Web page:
ARCHIVE: Original Post Date – September 3rd, 2006
The Bone Collector tells the story of a man named Lincoln Rhyme, portrayed by Denzel Washington. Lincoln has been confined to his Manhattan bed due to being injured on his job by a falling beam. Lincoln has since become a Quadriplegic who simply wants to kill himself. His nurse, portrayed by Queen Latifah, is planning on assisting him in his suicide. As he is planning this, Lincoln learns of a serial killer who has been abducting random people, throwing them in a taxi and proceeding to torture them in extremely gruesome manners. Lincoln recruits Amelia Donaghy, portrayed by Angelina Jolie. Amelia is one of the first on the scene of a quite a horrible murder. The murder scene features a man buried in gravel only showing a hand with each finger showing something different. Right after this scene, one can easily realize that this killer in question is quite the different type of killer as he doesn’t necessarily kill his victims and leave a simple gun shot. Instead this killer tends to leave little hints and clues almost painting a canvas with the person he just killed.
Due to the serial killer film series really being brought to a new level via 1991’s The Silence of the Lambs (especially in relevance to the power of the story, direction, score, and acting), this film doesn’t really bring anything new to the table, which is not necessarily a bad thing. The Bone Collector takes what is normal about serial killer films like standard plot ideas, characters and situations. This does tend to make the film lose a lot of replay value, but The Bone Collector is not as bad as one may think mainly because of the actors involved. For some reason I always find myself enjoying Denzel Washington’s performances, regardless if what he’s performing in is rather weak. He always seems to bring a higher level of skill and quality to his films. Relatively unknown at this point, Angelina Jolie definitely had the makings of a star. Granted since this film she’s had some weaker roles in films like Tomb Radier, but she still manages to do what she can with a film. I found it interesting how Washington, who was a bigger star at this time, spends the entire film kind of on the sidelines with Jolie doing a majority of the acting. I wonder if Director Philip Noyce realized early on that Jolie was going to be big eventually? Did he want to showcase something he already knew? Enough on this though.
In the end, The Bone Collector is a decent way to spend a movie night. Just don’t expect too much revelation on the serial killer film. Just expect above average acting from all hands on deck, especially Jolie. Shut off your brain and you’ll find yourself enjoying the film enough.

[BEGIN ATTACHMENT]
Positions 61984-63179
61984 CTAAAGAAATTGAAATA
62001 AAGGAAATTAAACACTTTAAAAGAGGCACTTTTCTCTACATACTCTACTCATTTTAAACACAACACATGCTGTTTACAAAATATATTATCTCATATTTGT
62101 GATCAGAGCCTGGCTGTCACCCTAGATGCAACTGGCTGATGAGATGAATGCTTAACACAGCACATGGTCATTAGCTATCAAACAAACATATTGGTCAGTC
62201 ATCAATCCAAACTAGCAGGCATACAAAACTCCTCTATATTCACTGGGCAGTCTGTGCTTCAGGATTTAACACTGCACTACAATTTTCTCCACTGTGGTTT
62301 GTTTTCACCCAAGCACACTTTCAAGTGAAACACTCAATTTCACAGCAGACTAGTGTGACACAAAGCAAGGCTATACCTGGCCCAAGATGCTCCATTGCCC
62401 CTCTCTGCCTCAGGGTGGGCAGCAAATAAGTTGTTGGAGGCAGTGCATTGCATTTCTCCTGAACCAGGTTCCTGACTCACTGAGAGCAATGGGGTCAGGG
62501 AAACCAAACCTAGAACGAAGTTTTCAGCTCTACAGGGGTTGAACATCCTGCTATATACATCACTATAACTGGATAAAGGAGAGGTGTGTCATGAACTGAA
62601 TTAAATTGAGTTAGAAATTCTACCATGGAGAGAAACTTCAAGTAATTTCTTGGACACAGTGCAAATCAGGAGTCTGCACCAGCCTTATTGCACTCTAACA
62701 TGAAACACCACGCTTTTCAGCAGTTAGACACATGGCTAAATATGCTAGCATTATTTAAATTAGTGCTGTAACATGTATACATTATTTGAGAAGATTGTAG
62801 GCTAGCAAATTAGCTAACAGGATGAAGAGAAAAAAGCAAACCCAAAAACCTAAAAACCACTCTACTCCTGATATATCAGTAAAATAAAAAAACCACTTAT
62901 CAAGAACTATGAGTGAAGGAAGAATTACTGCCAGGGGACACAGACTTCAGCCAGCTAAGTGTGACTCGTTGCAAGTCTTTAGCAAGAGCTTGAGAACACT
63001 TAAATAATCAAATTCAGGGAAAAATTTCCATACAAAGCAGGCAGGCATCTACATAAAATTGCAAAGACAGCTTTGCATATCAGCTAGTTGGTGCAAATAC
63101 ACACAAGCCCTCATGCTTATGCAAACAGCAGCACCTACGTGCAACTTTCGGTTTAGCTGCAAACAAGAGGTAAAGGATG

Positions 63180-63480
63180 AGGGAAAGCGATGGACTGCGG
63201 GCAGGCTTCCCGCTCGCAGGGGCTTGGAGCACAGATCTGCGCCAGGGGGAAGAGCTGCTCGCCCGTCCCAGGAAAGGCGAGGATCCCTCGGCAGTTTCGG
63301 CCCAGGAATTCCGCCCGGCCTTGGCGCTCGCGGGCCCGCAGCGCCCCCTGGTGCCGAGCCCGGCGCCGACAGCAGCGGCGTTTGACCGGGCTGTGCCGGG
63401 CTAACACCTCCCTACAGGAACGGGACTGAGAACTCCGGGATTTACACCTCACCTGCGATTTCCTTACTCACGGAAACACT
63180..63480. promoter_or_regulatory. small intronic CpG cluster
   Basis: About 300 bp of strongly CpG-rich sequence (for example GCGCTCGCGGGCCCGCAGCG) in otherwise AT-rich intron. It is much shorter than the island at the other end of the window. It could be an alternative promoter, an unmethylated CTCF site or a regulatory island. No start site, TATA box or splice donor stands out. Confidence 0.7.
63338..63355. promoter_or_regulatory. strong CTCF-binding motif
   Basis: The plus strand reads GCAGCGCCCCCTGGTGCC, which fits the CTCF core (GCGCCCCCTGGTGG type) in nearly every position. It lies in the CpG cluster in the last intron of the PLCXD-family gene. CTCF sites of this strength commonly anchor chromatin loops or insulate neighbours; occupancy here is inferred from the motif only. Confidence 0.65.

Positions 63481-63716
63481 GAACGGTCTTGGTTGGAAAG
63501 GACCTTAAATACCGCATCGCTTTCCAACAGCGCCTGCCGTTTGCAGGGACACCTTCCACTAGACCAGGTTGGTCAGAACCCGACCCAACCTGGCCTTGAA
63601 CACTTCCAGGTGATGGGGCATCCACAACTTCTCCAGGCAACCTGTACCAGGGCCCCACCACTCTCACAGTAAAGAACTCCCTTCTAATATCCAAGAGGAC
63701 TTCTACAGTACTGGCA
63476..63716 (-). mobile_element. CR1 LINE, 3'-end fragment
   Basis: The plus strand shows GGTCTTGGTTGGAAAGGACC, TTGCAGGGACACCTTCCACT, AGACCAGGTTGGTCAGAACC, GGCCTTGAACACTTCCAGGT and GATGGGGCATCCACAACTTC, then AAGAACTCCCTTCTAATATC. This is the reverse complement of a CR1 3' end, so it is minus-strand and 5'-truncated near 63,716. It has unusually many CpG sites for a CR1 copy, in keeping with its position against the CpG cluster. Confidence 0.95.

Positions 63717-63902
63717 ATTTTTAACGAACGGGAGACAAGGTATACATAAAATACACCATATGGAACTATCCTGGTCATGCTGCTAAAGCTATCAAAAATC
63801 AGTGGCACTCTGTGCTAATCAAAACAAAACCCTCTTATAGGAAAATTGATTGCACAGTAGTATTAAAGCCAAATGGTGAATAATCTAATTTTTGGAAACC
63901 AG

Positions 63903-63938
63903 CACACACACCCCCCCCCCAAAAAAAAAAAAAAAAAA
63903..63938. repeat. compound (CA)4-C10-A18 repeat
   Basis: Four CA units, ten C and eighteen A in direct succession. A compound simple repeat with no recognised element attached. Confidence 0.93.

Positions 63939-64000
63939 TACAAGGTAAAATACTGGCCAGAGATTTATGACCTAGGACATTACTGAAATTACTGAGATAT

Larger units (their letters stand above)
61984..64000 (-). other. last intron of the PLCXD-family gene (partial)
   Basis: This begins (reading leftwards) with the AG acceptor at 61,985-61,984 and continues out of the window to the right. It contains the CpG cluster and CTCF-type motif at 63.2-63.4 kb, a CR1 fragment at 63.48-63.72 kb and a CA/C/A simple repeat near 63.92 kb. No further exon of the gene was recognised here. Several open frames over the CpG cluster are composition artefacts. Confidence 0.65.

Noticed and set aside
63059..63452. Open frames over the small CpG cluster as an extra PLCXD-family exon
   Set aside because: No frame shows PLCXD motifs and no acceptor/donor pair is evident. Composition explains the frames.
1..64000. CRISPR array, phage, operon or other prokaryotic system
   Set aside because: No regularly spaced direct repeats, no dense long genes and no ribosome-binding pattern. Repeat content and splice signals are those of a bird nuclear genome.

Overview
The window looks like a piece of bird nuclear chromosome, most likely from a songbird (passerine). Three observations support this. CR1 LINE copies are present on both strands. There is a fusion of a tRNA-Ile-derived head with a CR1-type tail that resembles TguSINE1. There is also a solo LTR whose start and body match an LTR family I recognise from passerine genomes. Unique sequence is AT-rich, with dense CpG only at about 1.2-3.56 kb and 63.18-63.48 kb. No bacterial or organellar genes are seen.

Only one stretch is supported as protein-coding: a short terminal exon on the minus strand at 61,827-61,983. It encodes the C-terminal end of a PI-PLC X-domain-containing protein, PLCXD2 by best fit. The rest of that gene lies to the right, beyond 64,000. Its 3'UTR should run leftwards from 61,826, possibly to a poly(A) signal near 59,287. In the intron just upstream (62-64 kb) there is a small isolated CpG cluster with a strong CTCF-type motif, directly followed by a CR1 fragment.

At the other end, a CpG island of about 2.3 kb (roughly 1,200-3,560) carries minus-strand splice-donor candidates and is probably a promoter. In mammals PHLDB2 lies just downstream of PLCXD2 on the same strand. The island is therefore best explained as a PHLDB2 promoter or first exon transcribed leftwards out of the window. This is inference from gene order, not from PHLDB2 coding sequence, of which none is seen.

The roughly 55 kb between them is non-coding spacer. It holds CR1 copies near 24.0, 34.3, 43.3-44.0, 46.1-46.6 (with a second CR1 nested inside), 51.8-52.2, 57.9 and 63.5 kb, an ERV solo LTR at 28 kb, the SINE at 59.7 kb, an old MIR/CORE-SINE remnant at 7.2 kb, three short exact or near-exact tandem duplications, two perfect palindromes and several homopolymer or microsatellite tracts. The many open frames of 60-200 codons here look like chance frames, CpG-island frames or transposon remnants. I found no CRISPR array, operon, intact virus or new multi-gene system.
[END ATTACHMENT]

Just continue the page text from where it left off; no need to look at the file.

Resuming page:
The Bone Collector is presented in a rather unimpressive 1080p 2:35:1 Widescreen Aspect Ratio. Grain seems to be the biggest issue with this inconsistent transfer. Some of the film’s opening chapters (chapter 4 and 5) show a lot of washed out colors. My biggest issue here is that the film came out on SD DVD in 2000 making me wonder if Universal just ported over this transfer instead of touching up the picture. There are numerous scenes, particularly some of the scenes where there is a lot of movement on the screen, that show a lot of noise and pixelation on the screen. Granted this transfer is better than most SD DVD transfers, but I expected a bit more considering Universal has put out some of the strongest titles thus far. The Bone Collector is a good transfer, but nothing amazing.
Similar to the video transfer here, the presented Dolby Digital Plus 5.1 gets the job done, but never seems to raise itself to a point where you would want to demo the material off to your friends. The biggest issue here is that some of the action scenes were so loud that you had to lower the volume only to find yourself having to raise the volume shortly after just to hear the dialogue being spoken. Even though this issue is present, I will admit that the track tries to develop itself into a position where it could have been impressive. Rears try to consistently give us something, particularly in the train sequence, great, but they never seem to quite get there. The fronts, however, do a better job completing that dynamic range giving us a more natural sound. I really question Universal on this one. Why would you release a film like this on a format like this if you didn’t really work on the V/A quality?
- Audio Commentary by director Philip Noyce: Director Noyce comes off a fine guy who obviously enjoyed working with stars like Washington and Jolie. Noyce gives us a bit of information into the making of the film including the production and some funny days on the set. Worth a listen if you enjoyed the film.
- Spotlight on Location: The Bone Collector: Here we’re given the standard making of feature that is about 24-25 minutes in length. Production sets, casting, etc are all covered.
- Trailer: The film’s Theatrical Trailer.
Out of all the massive titles in Universal’s catalog, I’m still wondering why they chose the semi-successful Bone Collector as one of their initial titles. While the transfer is slightly improved over the SD DVD transfer, it still lacked the overall spark necessary for HD-DVD. With slightly upgraded picture, no new features (and only 2 to boot), I can only recommend this for a Saturday night rental.